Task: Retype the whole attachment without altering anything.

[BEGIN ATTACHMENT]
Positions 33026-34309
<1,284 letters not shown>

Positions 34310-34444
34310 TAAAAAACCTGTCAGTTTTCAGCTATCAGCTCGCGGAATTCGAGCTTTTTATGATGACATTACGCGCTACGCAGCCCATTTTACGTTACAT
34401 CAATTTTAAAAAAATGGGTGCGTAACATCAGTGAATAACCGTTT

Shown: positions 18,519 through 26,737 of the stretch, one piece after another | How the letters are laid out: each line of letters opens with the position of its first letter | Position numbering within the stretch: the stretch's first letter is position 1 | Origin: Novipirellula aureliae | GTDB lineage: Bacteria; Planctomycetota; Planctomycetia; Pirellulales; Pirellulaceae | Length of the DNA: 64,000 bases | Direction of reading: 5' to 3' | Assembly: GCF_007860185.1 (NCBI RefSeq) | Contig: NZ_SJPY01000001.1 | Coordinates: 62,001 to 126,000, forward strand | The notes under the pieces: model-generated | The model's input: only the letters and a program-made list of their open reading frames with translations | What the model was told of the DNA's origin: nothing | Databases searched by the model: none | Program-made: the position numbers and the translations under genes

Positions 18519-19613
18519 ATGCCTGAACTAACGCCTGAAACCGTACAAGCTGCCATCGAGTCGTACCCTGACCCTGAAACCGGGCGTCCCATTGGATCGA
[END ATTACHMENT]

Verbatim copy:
Positions 33026-34309
<1,284 letters not shown>

Positions 34310-34444
34310 TAAAAAACCTGTCAGTTTTCAGCTATCAGCTCGCGGAATTCGAGCTTTTTATGATGACATTACGCGCTACGCAGCCCATTTTACGTTACAT
34401 CAATTTTAAAAAAATGGGTGCGTAACATCAGTGAATAACCGTTT

Shown: positions 18,519 through 26,737 of the stretch, one piece after another | How the letters are laid out: each line of letters opens with the position of its first letter | Position numbering within the stretch: the stretch's first letter is position 1 | Origin: Novipirellula aureliae | GTDB lineage: Bacteria; Planctomycetota; Planctomycetia; Pirellulales; Pirellulaceae | Length of the DNA: 64,000 bases | Direction of reading: 5' to 3' | Assembly: GCF_007860185.1 (NCBI RefSeq) | Contig: NZ_SJPY01000001.1 | Coordinates: 62,001 to 126,000, forward strand | The notes under the pieces: model-generated | The model's input: only the letters and a program-made list of their open reading frames with translations | What the model was told of the DNA's origin: nothing | Databases searched by the model: none | Program-made: the position numbers and the translations under genes

Positions 18519-19613
18519 ATGCCTGAACTAACGCCTGAAACCGTACAAGCTGCCATCGAGTCGTACCCTGACCCTGAAACCGGGCGTCCCATTGGATCGA